Musings on Mormonism



Assorted thoughts, courtesy of the health care bill

I stayed up late tonight watching the results of the health bill vote, and it got me thinking about a number of things:

-how rhtetoric factors into the political and policy process.

-the general reasons that rhetoric can be effective (usually because the target audience doesn’t have access to better information and/or a sound understanding of the relevant issues, but also because of emotional appeals)

-what does this health care bill actually do? I have a vague understanding, which I have acquired primarily from newspapers and news on TV, neither of which is beyond reproach. I sure haven’t read the bill, and the prospect of doing so makes me start to feel dizzy. Incidentally, I recently saw the world’s fastest speed reader go through the bill on live TV, and then summarize it (I only saw portions of the show, unfortunately). As I understand, the bill prohibits insurance companies from denying coverage for pre-existing conditions, eliminates life-time coverage limits, provides a way for all people to be insured (I don’t know exactly how, but apparently it’s not the public option), requires everyone to purchase insurance and, as with any good health care legislation, nationalizes the student loan industry. A more complete understanding is pending.

-I was blessed to have a very erudite father and a lively and intellectually-engaging family culture growing up, and currently have roommates who are renaissance men in their own rights. However, I think most people lack a forum where they can comfortably ask questions, seek understanding of confusing or complicated issues, and not have to worry that they are somehow being duped.

-because I want to start a nonprofit organization some day, and am constantly on the lookout for compelling ideas that are also sufficiently marketable, I wonder if I can somehow convert these ideas about rhetoric, persuasion, and complex or poorly understood issues into a viable nonprofit organization.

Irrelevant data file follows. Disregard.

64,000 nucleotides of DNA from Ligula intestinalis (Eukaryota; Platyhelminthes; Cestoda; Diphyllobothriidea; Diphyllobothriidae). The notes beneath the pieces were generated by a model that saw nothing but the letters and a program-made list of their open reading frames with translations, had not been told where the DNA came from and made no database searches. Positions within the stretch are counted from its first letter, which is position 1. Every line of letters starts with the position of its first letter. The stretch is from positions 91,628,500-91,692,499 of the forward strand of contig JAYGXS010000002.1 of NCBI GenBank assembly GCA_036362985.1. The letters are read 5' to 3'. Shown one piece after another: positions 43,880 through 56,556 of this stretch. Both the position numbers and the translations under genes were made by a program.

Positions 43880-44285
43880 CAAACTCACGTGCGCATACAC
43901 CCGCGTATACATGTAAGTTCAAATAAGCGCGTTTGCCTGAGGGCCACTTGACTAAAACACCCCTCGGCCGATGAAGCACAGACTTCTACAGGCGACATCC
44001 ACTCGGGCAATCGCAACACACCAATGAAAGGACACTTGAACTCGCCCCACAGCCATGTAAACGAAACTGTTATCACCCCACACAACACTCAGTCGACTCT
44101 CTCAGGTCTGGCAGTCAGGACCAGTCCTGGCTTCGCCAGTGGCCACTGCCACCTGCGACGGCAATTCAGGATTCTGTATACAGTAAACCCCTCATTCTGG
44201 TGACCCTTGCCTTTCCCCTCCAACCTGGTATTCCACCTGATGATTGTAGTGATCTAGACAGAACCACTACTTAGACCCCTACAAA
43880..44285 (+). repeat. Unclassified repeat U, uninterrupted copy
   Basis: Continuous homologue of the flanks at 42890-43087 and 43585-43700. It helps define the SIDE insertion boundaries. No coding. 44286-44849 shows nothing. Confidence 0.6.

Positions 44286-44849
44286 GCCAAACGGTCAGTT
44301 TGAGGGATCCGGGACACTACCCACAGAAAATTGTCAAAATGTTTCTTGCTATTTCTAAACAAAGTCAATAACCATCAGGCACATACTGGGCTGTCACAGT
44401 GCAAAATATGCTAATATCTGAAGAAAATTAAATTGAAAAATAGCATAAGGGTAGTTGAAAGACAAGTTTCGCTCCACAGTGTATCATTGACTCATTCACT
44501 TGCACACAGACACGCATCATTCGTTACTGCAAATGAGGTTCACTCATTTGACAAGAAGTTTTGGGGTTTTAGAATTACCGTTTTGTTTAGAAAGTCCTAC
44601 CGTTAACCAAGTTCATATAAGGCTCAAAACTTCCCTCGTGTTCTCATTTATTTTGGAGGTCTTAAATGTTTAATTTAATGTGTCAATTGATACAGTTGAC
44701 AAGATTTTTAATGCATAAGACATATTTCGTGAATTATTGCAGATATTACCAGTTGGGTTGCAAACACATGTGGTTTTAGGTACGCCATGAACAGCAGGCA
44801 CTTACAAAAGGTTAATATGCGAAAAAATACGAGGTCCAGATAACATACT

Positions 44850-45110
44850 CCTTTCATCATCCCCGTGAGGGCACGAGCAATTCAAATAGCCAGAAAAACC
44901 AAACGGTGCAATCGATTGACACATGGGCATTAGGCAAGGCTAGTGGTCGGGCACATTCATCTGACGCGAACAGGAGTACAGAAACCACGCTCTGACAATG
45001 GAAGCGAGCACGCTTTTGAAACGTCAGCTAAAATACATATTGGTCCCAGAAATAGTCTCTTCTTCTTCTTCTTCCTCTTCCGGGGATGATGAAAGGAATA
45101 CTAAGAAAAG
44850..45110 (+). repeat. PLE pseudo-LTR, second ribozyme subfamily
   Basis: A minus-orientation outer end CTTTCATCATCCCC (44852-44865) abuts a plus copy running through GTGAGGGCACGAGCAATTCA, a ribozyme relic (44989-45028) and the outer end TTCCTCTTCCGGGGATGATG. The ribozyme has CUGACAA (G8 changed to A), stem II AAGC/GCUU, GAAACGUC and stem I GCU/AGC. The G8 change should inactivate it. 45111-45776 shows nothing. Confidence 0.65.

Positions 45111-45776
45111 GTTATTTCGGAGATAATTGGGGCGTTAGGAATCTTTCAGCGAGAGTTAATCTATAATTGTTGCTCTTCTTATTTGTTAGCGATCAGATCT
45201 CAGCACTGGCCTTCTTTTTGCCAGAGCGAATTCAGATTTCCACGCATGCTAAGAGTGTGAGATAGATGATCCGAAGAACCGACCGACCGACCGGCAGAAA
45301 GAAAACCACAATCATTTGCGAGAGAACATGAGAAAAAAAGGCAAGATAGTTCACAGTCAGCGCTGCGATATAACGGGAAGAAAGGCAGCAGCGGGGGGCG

-along the same lines, if I were to pursue a course providing research, analysis, and communication of poorly understood and/or complicated issues, how could I make it work? For one, I would have to be, or to be able to become, knowledegable about relevant topics. Also, I would have to exude some sort of credibility, achieved by a fair-minded, thorough approach, as well as credentials (part of the persistent rationale for sticking with my grad program – I want to understand policy)

-thinking about how I can be considered credible, I recalled the range of college courses I have taken, and (here’s where I toot my horn) the intellectual curiosity which motivated me. Also, while searching for my contact lens after its unexpected exodus from my eyeball to the bathroom floor, it occurred to me that my current political understanding (admittedly incomplete, but not half-bad either, if I do say so myself) is almost completely self-taught, something of which I am quite proud. I have taken only two political science courses in my lifetime, both of which were more focused on specific areas (the international political economy of women, and urban policy problems) rather than providing a general framework for political thinking (that I mostly had to figure out myself, which again, I pride myself on).

-lastly, do people value being helped to understand current events and salient issues enough to pay for such a nonprofit? I have some doubts, but I don’t really know for sure, one way or the other.

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Comments

  1. * disciplewalk says:

    Great post, Bryce. Thanks for the thoughts.

    | Reply Posted 7 years, 2 months ago
  2. * Bryce says:

    Thank YOU for reading!

    | Reply Posted 7 years, 2 months ago


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